Cover Crops. A Love Story.

Jun 19, 2019

Cover Crops. A Love Story.

Jun 19, 2019

Picture of Alli Rowe, author.

I love cover crops. I really do. No, I don't think they are the solution to everything or that they work magic in every scenario. But for the scenarios they work in, they are marvelous. Why are these plantings so interesting, you ask? Well, let me tell you about my love interest with cover crops.

First of all, cover crops are one of the most cost effective ways to build soil organic matter. You can get cover crop seed for a few dollars a pound, grow it up, and terminate it once it goes to seed. All of that seed goes right back into the soil, giving a nice seed bank to reseed next season. Compare that to the cost of purchasing, transporting, and spreading mulch or compost and you have yourself a deal.

Cover crops can be selected for multiple benefits and to unique environments. Let's take an orchard system for example. In an orchard situated in certain temperature zones, there may be an increased risk of frost. Planting tall cover crops that come to maturity during the coldest days of the year put the orchard at greater risk for frost. Instead, this risk can be minimized by seeding low stature cover crops in January. The winter rains will assist in establishment, but the growth will be minimal during those frost-prone days of February. Come March and April, a fully established cover crop will provide erosion control and increased infiltration rates to keep rain onsite for the orchard.

Another thing to love about cover crops is their role in nutrient management. Nitrate leaching is a problem of excess fertilizer making its way below the root zone and into water systems. Think regulatory agencies, public health and environmental concerns, and paperwork. Grasses and brassicas are excellent nitrogen scavengers, helping prevent nitrate leaching to groundwater. These grasses and brassicas take up nitrogen and then slowly decompose, releasing that nitrogen back to the soil as a biologically available form for the cash crops to utilize. Legumes, on the other hand, work in an entirely different way to impact nitrogen. Utilizing nitrogen fixing nodules in their root systems, legumes fix atmospheric nitrogen and exude it as biologically available nitrogen for other plants to use. With a greater level of soil nitrogen available, less added nitrogen is required for optimal crop growth.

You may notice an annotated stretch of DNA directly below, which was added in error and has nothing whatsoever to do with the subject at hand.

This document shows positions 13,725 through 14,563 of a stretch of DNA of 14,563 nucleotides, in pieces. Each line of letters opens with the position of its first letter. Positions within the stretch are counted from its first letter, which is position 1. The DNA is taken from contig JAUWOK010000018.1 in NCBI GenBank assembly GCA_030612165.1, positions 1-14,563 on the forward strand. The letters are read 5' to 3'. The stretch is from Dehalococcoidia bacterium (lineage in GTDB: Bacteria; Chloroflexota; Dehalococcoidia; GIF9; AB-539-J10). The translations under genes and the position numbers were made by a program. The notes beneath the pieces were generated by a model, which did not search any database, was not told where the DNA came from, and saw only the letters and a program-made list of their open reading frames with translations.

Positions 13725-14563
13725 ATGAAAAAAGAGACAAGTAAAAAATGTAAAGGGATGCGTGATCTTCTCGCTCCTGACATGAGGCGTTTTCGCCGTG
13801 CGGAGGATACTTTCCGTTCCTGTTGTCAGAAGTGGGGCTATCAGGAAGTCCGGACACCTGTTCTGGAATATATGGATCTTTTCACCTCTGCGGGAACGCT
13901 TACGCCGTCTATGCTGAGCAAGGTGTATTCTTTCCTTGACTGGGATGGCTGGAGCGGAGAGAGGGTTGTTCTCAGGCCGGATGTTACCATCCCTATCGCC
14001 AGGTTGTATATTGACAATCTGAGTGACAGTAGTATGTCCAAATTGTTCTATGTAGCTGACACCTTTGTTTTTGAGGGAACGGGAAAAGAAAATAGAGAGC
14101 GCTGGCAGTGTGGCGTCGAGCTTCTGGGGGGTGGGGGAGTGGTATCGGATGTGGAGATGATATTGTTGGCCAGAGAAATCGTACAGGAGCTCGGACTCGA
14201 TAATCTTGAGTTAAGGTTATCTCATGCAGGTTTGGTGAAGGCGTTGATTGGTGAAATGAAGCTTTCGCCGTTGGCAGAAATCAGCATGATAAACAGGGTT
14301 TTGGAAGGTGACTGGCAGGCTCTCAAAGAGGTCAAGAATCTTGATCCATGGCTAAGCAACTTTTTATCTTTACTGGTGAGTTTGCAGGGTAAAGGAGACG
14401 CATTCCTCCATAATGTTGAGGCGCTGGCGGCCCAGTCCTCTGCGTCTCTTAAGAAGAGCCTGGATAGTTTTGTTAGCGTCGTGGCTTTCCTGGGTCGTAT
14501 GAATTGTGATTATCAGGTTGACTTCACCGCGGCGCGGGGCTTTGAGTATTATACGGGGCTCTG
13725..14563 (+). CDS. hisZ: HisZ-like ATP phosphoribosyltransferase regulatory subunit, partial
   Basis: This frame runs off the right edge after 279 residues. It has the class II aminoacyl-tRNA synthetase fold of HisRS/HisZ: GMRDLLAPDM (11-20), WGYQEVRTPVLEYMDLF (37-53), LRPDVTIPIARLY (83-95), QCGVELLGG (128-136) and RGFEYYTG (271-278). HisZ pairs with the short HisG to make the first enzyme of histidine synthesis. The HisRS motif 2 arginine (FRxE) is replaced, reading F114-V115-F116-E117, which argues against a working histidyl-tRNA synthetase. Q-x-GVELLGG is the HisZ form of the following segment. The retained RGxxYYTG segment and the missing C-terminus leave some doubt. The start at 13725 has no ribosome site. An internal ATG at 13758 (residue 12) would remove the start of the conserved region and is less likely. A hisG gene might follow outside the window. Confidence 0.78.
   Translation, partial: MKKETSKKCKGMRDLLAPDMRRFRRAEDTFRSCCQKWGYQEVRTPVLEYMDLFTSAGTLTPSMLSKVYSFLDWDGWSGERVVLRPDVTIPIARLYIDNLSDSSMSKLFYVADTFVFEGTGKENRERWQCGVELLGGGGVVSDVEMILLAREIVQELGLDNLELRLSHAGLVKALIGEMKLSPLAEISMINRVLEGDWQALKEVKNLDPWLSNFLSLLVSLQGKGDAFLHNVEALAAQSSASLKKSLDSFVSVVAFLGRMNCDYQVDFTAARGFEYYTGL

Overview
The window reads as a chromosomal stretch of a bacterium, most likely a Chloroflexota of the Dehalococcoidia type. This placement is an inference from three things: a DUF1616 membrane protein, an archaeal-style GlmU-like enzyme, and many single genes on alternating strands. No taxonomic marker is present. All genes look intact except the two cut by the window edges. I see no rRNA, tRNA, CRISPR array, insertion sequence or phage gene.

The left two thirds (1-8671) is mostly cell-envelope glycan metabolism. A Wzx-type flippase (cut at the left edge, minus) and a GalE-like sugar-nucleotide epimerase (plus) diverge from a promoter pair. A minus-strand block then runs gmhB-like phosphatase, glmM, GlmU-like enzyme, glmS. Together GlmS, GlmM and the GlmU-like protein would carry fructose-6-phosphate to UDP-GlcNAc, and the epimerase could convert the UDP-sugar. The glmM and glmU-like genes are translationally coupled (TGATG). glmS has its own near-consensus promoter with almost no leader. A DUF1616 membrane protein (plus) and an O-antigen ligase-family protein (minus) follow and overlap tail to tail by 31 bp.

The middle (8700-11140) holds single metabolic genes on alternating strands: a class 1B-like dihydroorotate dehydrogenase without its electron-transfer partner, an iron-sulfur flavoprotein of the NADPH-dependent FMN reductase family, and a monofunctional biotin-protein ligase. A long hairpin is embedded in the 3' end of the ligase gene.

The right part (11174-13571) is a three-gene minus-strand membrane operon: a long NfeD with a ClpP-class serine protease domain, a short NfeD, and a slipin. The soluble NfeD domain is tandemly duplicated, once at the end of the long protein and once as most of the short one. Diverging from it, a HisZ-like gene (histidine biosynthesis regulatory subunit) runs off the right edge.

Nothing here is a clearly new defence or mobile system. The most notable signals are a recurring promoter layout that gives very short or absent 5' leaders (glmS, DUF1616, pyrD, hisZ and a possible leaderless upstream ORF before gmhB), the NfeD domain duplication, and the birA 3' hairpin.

Weeds and pests. Carefully selected cover crops can use their super hero powers to combat villains that threaten crop viability. Want to suppress weed competition? Maybe plant a cereal rye or a mustard. Grow that up, knock it down, and create a nice mat to stifle weed growth. Aphids got you down? Try planting some legumes such as cowpea to attract lady beetles.

Soil structure. Oh, soil structure! Cover crops can provide multiple benefits here as well. Cover crop roots prevent erosion, keeping soil in place. In addition, they add organic matter to the soil as they grow and decompose. Roots of various cover crops, especially those in the daikon radish and sugar beet variety, have deep penetration and can break up compacted soil layers. In the process, cover crops increase soil porosity and infiltration, allowing water to move into and stay in the soil profile instead of running offsite. The change in soil structure to one of fluffier, porous, organic material provides habitat for increased soil biodiversity of microorganisms and decomposers. These guys help with nutrient cycling to maintain soil healthy and productivity. Over time, cover crops build soil tilth, soil porosity, soil organic matter, soil biodiversity, and overall soil structure that is easier to work with and produce in.

I could go on. The point is not that cover crops are the answer to everything, but rather that they provide multiple benefits for a good price. Cover crops are a low investment practice to test out when building healthy, resilient soils that will last for future generations of farmers.  

pexels-soil

Climate smart agriculture encompasses management practices that increase soil carbon sequestration, reduce greenhouse gas emissions, improve yields and efficiencies, and promotes climate resilience. The California Department of Food and Agriculture (CDFA) supports three funding opportunities in climate smart agriculture: the Healthy Soils Program, the State Water Efficiency & Enhancement Program, and the Alternative Manure Management Program

In a collaborative partnership, CDFA and UC Agriculture and Natural Resources have teamed up to support 10 community education specialists throughout the state to provide technical assistance and outreach for the climate smart agriculture programs. As one of these technical assistance providers, my role is to promote and support the adoption of these programs in Ventura County. If you are interested in working with me, please contact me at amrowe@ucanr.edu.


By Alli Rowe
Author - Community Education Specialist